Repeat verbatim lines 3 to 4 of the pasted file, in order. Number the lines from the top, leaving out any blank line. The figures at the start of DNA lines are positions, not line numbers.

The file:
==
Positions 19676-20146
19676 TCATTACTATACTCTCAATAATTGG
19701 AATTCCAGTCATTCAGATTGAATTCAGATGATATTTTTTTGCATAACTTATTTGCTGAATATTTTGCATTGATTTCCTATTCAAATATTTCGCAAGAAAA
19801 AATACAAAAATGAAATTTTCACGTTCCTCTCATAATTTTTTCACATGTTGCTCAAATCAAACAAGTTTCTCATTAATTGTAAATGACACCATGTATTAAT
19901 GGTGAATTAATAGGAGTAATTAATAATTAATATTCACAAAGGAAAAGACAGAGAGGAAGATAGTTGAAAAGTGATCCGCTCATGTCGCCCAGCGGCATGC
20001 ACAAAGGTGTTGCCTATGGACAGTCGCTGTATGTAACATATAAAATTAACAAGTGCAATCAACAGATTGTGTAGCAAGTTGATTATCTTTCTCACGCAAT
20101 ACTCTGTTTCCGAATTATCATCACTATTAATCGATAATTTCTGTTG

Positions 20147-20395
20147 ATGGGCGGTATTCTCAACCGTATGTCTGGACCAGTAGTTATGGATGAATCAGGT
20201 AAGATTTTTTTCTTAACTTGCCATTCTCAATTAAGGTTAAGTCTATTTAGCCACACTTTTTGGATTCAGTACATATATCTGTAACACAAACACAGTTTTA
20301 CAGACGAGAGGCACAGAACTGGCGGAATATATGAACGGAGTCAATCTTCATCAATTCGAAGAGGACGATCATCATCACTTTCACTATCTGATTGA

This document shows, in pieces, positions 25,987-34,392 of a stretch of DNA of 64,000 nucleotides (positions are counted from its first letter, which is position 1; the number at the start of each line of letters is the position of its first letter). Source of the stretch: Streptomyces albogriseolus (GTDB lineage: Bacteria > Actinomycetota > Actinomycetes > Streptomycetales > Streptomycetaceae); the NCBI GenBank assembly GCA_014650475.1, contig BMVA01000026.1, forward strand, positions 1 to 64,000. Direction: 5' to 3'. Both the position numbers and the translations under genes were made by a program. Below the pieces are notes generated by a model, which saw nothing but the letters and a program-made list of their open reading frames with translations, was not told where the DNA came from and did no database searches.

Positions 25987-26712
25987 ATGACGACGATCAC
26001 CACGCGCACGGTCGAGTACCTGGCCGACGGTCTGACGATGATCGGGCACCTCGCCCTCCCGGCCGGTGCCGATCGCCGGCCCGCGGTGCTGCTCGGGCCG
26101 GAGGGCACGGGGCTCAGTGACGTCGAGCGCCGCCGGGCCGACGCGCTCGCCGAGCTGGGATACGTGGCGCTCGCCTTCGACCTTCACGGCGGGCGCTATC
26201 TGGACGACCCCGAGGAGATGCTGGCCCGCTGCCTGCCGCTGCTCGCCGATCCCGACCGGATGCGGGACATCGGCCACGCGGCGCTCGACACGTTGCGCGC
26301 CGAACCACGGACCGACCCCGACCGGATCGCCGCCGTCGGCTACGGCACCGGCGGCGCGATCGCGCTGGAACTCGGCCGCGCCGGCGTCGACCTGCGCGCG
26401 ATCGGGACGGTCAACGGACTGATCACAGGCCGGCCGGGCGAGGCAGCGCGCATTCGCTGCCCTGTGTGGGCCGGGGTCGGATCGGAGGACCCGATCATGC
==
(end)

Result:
19701 AATTCCAGTCATTCAGATTGAATTCAGATGATATTTTTTTGCATAACTTATTTGCTGAATATTTTGCATTGATTTCCTATTCAAATATTTCGCAAGAAAA
19801 AATACAAAAATGAAATTTTCACGTTCCTCTCATAATTTTTTCACATGTTGCTCAAATCAAACAAGTTTCTCATTAATTGTAAATGACACCATGTATTAAT